5 Important Qualities of a Psychotherapist

Great psychotherapists share certain characteristics..

Psychotherapy can be an extremely life changing process for someone, however, it is also one of the most personal endeavors that exists. When selecting a psychotherapist, it is crucial that you connect with someone you feel comfortable with and can trust. This article will review five important qualities of a psychotherapist: credibility, integrity, warmth, appropriate boundaries, and level of comfort between psychotherapist and client.

1. Credibility 

It is important that your psychotherapist has a legitimate degree and license to practice psychotherapy. There are many different types of psychotherapists that exist. The type of psychotherapist that one chooses to work with is less important than the fact that the psychotherapist is credentialed. It is often possible to verify someone's credentials on their state's board's website. 

2. Integrity

As with any profession, integrity is key. When someone is expected to share personal information as in psychotherapy, integrity is even more critical. It is important that a psychotherapist follows ethical and legal principles, including but not limited to maintaining his or her clients' confidentiality. Honesty and reliability are qualities that are related to integrity that are also crucial for a good psychotherapist to uphold.

3. Warmth

The more comfortable you feel with your psychotherapist, the better.

The quality of "warmth" is especially helpful in a psychotherapist, as the process of disclosing your personal secrets to the stranger known as your psychotherapist can be especially daunting. The more warm your psychotherapist is, the easier it will likely be to bare your soul.

4. Appropriate boundaries

Psychotherapy is a unique process. Even though you might talk to your therapist as if he or she is your friend, your therapist is not your friend. The relationship is not reciprocal in the way that many relationships are.

A good psychotherapist, therefore, will uphold appropriate boundaries. She or he will not let your professional relationship slip into a friendship or anything other than a professional relationship.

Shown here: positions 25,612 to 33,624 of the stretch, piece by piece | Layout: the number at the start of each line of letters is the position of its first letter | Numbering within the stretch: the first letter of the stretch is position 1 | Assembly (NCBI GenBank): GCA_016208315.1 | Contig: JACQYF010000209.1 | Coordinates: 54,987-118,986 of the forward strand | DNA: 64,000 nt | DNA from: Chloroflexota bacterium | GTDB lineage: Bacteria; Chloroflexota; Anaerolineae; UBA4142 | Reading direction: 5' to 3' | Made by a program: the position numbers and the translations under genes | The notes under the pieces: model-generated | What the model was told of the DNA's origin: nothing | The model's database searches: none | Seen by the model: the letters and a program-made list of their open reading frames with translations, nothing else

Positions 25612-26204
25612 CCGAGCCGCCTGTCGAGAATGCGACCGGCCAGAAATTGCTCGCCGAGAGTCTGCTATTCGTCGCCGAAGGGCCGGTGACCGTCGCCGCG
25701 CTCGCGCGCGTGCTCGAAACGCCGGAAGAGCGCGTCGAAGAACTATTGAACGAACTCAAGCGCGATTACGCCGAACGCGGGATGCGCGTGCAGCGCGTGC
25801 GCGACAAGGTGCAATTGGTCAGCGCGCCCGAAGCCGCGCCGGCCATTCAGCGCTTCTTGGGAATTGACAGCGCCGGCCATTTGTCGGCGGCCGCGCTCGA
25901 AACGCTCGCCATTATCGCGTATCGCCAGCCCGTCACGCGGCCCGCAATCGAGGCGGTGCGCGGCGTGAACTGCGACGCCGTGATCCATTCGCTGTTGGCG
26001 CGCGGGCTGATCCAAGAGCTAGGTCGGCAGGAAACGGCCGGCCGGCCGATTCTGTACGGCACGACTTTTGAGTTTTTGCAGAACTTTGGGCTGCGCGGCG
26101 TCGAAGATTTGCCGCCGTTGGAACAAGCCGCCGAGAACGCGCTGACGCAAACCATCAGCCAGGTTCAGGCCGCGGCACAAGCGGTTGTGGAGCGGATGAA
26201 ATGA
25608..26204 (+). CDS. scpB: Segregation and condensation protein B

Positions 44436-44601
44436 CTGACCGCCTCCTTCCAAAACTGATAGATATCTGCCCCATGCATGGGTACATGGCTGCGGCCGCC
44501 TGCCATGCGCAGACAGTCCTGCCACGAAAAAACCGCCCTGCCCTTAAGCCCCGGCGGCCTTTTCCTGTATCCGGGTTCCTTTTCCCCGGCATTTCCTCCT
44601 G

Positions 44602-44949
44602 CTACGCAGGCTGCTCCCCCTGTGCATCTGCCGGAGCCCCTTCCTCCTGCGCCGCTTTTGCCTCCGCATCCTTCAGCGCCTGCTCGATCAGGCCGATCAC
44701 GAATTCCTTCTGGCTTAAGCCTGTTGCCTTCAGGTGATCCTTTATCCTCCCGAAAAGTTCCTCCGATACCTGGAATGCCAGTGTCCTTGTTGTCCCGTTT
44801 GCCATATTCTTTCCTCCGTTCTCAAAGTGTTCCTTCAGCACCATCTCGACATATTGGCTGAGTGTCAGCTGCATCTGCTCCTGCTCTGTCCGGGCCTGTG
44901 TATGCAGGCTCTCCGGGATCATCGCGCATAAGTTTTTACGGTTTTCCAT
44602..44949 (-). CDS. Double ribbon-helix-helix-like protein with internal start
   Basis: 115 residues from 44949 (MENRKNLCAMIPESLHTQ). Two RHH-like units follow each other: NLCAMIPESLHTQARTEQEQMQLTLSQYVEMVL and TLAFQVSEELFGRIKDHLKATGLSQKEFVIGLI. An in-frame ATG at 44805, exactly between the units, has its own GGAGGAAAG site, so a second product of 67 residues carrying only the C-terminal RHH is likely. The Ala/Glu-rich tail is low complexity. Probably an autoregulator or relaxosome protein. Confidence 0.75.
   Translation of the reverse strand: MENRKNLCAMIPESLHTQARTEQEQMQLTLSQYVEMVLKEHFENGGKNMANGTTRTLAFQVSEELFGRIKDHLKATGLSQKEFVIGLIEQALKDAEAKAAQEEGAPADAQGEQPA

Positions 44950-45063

It is not entirely uncommon for clients to think they have fallen in love with their psychotherapists. A psychotherapist should never reciprocate such feelings and should offer a safe environment in which they can be explored, not judged, and used to learn more about the client. This is one of the many examples of a psychotherapist upholding appropriate boundaries.

5. Someone you feel comfortable with

Your comfort level with a psychotherapist is completely subjective, but it is actually one of the most important factors of the psychotherapy process that accounts for the psychotherapy outcome.

Research has found that up to forty percent of positive change in therapy is accounted for by variables extrinsic to therapy, such as whether a person falls in love or suffers a loss. Of the factors related to psychotherapy itself, the most significant variable related to positive change was the perceived quality of the relationship that a client had with the psychotherapist.

More than years of training or the therapeutic approach of your psychotherapist, what is most important is that you feel comfortable with him or her. When selecting a therapist to work with, make sure you feel comfortable.


Lambert, M. (1992). Psychotherapy outcome research:  Implications for integrative and eclectic therapists. In J.C.Norcross & M. R. Goldfried (Eds.), Handbook of psychotherapy integration (pp. 94-129).  NY: Basic Books.

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